by President George W. Bush
We've identified these texts as great options for text pairings based on similar themes, literary devices, topic, or writing style. Supplement your lesson with one or more of these options and challenge students to compare and contrast the texts. To assign a paired text, click on the text to go to its page and click the "Assign Text" button there.
President Bush’s “Islam is Peace” Speech
- President George W. Bush
In “President Bush’s ‘Islam is Peace’ Speech,” President Bush addresses the treatment of Muslims in the United States, less than one week after the September 11th terrorist attacks.Pair "President Bush on the PATRIOT Act" with "President Bush's 'Islam is Peace' Speech" to allow students to further explore the balance between safety and tolerance. Can we live in society that is both extremely tolerant of all citizens, but where security and government surveillance exists?
The PATRIOT Act: Protection over Privacy
- Mike Kubic
In “The PATRIOT Act: Protection over Privacy,” Mike Kubic discusses the parameters of the PATRIOT Act and citizens’ varying responses to it.Pair “President Bush on the PATRIOT Act” with “The PATRIOT Act: Protection over Privacy” to provide students with additional information about the PATRIOT Act. How does the information in the two texts compare? Does Bush’s speech influence your opinion on the PATRIOT Act?
Someone Might Be Watching — An Introduction to Dystopian Fiction
- Shelby Ostergaard
In the informational text “Someone Might Be Watching — An Introduction to Dystopian Fiction,” Shelby Ostergaard discusses the characteristics of dystopian fiction and how the genre comments on society.Pair “President Bush on the Patriot Act” with "Someone Might Be Watching — An Introduction to Dystopian Fiction” and ask students to discuss how President Bush discusses surveillance. How might President Bush’s law, allowing extensive surveillance, inspire dystopian fiction? What would this dystopia look like?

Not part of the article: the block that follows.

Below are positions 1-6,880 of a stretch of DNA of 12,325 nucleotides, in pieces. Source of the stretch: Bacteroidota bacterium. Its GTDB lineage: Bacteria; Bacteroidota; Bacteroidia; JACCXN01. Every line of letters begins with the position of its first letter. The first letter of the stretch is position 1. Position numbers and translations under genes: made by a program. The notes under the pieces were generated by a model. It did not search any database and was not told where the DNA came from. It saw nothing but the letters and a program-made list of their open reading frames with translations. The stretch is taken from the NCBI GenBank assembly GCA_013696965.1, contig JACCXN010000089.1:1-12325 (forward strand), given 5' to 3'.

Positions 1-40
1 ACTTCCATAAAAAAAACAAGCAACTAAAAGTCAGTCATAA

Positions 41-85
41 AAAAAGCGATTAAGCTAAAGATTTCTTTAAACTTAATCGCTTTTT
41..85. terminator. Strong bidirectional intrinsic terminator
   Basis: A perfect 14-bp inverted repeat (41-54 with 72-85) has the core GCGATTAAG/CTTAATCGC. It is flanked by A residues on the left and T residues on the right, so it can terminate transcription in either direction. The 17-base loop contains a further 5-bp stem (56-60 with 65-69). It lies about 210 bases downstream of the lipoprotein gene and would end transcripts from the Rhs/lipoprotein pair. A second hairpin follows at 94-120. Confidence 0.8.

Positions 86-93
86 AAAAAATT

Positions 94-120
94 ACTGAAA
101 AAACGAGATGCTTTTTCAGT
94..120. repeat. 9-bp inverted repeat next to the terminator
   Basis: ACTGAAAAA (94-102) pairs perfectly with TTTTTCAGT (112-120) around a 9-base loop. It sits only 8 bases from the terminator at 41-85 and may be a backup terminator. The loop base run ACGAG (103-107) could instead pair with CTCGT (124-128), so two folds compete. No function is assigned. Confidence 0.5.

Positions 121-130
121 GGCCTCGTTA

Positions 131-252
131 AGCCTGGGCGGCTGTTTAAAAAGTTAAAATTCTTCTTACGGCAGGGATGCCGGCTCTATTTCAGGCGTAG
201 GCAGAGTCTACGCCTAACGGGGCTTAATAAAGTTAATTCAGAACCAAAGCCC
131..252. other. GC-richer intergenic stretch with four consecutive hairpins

After 40 Years, The Complete Pentagon Papers
- Michael Cooper and Sam Roberts
In this New York Times article “After 40 Years, The Complete Pentagon Paper,” Michael Cooper and Sam Roberts discuss how these confidential documents were made public after portions were leaked 40 years ago.Pair “President Bush on the PATRIOT Act” with “After 40 Years, The Complete Pentagon Paper” to provide students with an additional example of a controversial decision the American government made for security reasons. How do both texts explore instances where government has favored security over people’s individual freedoms? How do you think terrorism has influenced the American public’s views on national security and the government’s controversial actions?
U.S. Preparing Charges Against Leaker of Data
- Michael S. Schmidt, Eric Schmitt, and Keith Bradsher
In The New York Times article “U.S. Preparing Charges Against Leaker of Data,” Edward Snowden’s leak of classified information in 2013 and the actions that the United States took in response are discussed.Pair “President Bush on the PATRIOT Act” with “U.S. Preparing Charges Against Leaker of Data” to prompt students to start a discussion about government surveillance. When do students think government surveillance is acceptable? When does it become unconstitutional? How do both articles explore advantages and disadvantages of increased government surveillance?
F.B.I. Watched Activist Groups, New Files Show
- Eric Lichtblau
In his 2005 New York Times article “F.B.I. Watched Activist Groups, New Files Show,” Eric Lichtblau discusses the F.B.I.’s surveillance of certain activist groups.Pair “President Bush on the PATRIOT Act” with “F.B.I. Watched Activist Groups, New Files Show” to provide students with additional information on surveillance during President Bush’s presidency. Ask students to discuss how the PATRIOT Act affected the F.B.I.’s ability to watch activist groups. How does President Bush describe terrorism and how does this compare to the depiction of activist groups in “F.B.I. Watched Activist Groups, New Files Show”?